Stop Your Dog shedding So Much. This Works

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How To Stop Your Dog shedding So Much


Your dog is likely to be one of the most loving and important relationships you have in your life. If that sounds strange, it shouldn’t – after all, dogs have for tens of thousands of years been Man’s Best Friend! Across the globe, human cultures have had a love affair with dogs, and for good reason.

From Argus waiting two decades for his master Odysseus to return in Homer’s Odyssey to the master/dog dynamic duo of Lance and Crab in Shakespeare’s The Two Gentlemen of Verona to the heart-rending Old Yeller and Where the Red Fern Grows, the loyalty of dogs to their masters is well-chronicled in both classic and children’s literature.

Of course, it’s more than just fictional characters who have known what great pets dogs can make. Dogs have proven to be some of the most popular pets for the rich and powerful throughout history as well.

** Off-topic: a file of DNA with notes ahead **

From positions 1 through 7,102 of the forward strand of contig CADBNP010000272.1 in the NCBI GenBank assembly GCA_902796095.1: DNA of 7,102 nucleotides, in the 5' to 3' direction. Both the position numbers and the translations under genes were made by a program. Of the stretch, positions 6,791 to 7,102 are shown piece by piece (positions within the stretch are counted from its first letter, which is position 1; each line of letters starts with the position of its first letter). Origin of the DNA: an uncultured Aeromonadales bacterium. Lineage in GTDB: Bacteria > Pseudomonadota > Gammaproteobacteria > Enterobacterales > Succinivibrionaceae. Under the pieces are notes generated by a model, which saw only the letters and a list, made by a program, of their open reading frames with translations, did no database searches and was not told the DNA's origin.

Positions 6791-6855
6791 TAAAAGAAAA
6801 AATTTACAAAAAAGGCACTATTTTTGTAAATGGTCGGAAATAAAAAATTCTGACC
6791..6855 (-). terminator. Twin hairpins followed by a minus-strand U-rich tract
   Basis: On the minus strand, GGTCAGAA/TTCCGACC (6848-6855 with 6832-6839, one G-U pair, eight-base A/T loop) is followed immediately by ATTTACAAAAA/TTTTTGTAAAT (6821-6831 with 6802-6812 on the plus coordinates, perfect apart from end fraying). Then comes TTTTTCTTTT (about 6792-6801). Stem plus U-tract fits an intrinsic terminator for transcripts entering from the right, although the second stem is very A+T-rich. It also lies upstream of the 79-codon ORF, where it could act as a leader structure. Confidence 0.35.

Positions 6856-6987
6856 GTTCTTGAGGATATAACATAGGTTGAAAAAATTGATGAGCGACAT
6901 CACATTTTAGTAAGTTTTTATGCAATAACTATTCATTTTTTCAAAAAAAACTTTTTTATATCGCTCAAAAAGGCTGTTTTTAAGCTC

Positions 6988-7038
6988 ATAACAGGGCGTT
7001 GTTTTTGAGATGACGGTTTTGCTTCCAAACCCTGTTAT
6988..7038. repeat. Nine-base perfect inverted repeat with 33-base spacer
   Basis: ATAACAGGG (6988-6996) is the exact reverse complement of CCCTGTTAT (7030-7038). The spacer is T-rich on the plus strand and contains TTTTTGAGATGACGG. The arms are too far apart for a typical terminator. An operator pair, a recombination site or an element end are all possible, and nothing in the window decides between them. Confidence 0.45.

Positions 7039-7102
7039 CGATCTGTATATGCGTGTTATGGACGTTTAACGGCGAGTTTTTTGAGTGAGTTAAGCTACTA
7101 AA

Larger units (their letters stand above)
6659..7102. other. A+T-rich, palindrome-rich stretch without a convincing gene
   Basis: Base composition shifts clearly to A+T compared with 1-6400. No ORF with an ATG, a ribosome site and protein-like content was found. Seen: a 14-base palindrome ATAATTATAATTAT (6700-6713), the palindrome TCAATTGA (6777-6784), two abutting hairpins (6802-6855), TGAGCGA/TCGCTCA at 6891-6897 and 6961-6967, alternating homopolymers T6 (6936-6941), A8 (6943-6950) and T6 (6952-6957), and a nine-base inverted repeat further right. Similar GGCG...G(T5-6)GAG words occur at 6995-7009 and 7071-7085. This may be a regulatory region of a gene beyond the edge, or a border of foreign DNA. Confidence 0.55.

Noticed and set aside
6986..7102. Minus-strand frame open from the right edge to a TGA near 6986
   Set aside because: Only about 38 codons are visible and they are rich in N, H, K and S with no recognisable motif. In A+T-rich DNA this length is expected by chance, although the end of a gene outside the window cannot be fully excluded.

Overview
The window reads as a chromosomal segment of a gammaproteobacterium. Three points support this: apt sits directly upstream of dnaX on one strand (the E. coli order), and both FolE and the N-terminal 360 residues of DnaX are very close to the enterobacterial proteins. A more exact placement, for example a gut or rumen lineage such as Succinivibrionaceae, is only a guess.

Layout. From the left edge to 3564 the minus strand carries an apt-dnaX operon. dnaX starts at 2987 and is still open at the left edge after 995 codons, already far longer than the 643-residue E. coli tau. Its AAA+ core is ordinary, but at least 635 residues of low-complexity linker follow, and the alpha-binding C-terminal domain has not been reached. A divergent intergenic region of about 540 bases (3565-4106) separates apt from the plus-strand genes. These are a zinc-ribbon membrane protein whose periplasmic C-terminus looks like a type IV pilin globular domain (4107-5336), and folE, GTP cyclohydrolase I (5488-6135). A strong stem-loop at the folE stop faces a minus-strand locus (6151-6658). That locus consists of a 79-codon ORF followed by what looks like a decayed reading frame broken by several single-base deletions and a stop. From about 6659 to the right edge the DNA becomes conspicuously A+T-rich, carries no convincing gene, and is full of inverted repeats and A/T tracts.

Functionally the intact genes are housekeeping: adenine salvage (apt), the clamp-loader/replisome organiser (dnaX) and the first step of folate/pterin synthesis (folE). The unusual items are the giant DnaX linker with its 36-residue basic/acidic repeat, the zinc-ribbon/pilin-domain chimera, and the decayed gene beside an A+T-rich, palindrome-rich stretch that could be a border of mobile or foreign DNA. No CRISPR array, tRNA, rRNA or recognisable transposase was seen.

Stop Your Dog shedding So Much, The history of dog shedding


We can thank the Ming Dynasty for Shih Tzus, there have been a great many Presidential pooches to occupy the White House Residence, and who could forget about the Queen and her corgis? Some of the most iconic figures in pop culture over the past century have likewise had a love affair with canines, from Marilyn Monroe and Salma Hayek to Bob Barker and Dorothy Parker.

In fact, Parker went so far as to write “Verse for a Certain Dog,” immortalizing the feelings of love, adoration, and occasional exasperation with which every dog owner can identify.

And after all, that’s the classic dilemma of every dog owner – we love our dogs, we just don’t always necessarily love what they tend to do to our homes. From “forgetting” where you go to the bathroom to tracking in mud to shedding all over the home, dogs can be a nightmare when it comes to maintaining your home’s cleanliness.

That last point can be especially problematic. You can probably think of different solutions for making your dog go to the bathroom outside, and you can clean up muddy puppy paw prints every now and again, but what if your dog is shedding up a storm?